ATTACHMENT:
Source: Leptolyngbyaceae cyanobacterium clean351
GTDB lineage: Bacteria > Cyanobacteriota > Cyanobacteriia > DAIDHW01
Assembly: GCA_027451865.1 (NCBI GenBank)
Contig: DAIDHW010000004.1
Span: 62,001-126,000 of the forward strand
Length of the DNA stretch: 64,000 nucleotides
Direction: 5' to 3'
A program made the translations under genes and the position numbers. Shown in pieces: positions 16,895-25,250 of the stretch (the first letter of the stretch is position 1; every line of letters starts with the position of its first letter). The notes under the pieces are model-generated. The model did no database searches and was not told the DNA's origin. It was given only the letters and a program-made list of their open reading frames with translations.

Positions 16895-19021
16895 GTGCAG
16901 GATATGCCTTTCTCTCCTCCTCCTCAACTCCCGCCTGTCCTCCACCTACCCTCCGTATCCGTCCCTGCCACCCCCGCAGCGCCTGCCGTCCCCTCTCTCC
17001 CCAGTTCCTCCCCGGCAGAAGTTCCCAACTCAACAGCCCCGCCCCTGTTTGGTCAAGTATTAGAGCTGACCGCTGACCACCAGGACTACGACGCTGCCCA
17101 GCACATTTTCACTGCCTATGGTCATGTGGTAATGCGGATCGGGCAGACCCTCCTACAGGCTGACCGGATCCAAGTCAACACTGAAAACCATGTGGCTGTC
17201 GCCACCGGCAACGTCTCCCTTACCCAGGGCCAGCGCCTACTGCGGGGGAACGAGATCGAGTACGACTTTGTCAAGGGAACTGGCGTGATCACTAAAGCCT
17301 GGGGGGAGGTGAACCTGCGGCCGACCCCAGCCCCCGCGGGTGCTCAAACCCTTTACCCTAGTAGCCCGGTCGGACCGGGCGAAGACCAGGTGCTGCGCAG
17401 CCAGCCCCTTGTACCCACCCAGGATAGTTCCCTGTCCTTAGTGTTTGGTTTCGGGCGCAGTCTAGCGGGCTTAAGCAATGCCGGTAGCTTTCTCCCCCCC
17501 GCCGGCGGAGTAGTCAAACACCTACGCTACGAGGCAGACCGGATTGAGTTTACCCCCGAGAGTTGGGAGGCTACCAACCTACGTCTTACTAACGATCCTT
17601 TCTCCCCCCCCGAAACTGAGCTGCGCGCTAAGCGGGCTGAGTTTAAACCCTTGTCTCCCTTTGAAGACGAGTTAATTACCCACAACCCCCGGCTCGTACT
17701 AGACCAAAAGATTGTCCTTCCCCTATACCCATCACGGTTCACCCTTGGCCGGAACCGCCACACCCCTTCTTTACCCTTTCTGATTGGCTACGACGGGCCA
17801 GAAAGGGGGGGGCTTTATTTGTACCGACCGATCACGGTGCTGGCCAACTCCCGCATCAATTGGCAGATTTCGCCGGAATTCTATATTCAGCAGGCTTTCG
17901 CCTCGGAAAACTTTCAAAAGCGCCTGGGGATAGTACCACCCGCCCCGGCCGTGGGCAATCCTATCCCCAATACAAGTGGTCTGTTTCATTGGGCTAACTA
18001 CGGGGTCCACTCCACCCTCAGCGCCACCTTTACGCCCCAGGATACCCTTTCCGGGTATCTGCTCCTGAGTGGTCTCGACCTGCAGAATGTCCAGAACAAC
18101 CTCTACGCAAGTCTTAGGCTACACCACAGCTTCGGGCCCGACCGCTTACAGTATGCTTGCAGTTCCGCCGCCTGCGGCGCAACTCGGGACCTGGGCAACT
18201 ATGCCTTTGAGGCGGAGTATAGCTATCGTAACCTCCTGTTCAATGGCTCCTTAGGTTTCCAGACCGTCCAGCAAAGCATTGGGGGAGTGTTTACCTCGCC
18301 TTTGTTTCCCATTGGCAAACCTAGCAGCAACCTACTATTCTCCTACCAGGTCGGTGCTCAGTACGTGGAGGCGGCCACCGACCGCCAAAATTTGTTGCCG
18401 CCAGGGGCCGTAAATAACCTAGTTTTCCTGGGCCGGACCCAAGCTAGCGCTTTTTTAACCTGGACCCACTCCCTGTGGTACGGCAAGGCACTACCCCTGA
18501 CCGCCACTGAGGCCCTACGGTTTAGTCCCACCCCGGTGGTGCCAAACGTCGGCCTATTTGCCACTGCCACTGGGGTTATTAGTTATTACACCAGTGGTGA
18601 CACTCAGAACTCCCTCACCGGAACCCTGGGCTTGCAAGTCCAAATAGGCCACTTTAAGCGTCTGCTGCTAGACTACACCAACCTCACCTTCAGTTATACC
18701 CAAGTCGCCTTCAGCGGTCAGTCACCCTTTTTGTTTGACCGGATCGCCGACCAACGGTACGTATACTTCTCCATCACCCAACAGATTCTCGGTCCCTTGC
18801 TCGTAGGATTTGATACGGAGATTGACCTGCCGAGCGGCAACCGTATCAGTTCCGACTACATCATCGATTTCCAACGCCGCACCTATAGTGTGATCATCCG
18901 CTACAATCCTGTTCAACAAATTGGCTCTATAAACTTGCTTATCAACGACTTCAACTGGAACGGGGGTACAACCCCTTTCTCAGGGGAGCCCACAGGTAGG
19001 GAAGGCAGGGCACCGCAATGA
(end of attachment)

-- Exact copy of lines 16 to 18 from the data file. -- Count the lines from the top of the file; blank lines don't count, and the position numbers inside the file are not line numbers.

17401 CCAGCCCCTTGTACCCACCCAGGATAGTTCCCTGTCCTTAGTGTTTGGTTTCGGGCGCAGTCTAGCGGGCTTAAGCAATGCCGGTAGCTTTCTCCCCCCC
17501 GCCGGCGGAGTAGTCAAACACCTACGCTACGAGGCAGACCGGATTGAGTTTACCCCCGAGAGTTGGGAGGCTACCAACCTACGTCTTACTAACGATCCTT
17601 TCTCCCCCCCCGAAACTGAGCTGCGCGCTAAGCGGGCTGAGTTTAAACCCTTGTCTCCCTTTGAAGACGAGTTAATTACCCACAACCCCCGGCTCGTACT